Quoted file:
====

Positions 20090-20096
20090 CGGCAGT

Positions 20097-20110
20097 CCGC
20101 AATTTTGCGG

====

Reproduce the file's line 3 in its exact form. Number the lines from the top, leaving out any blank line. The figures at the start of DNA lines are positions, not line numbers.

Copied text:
Positions 20097-20110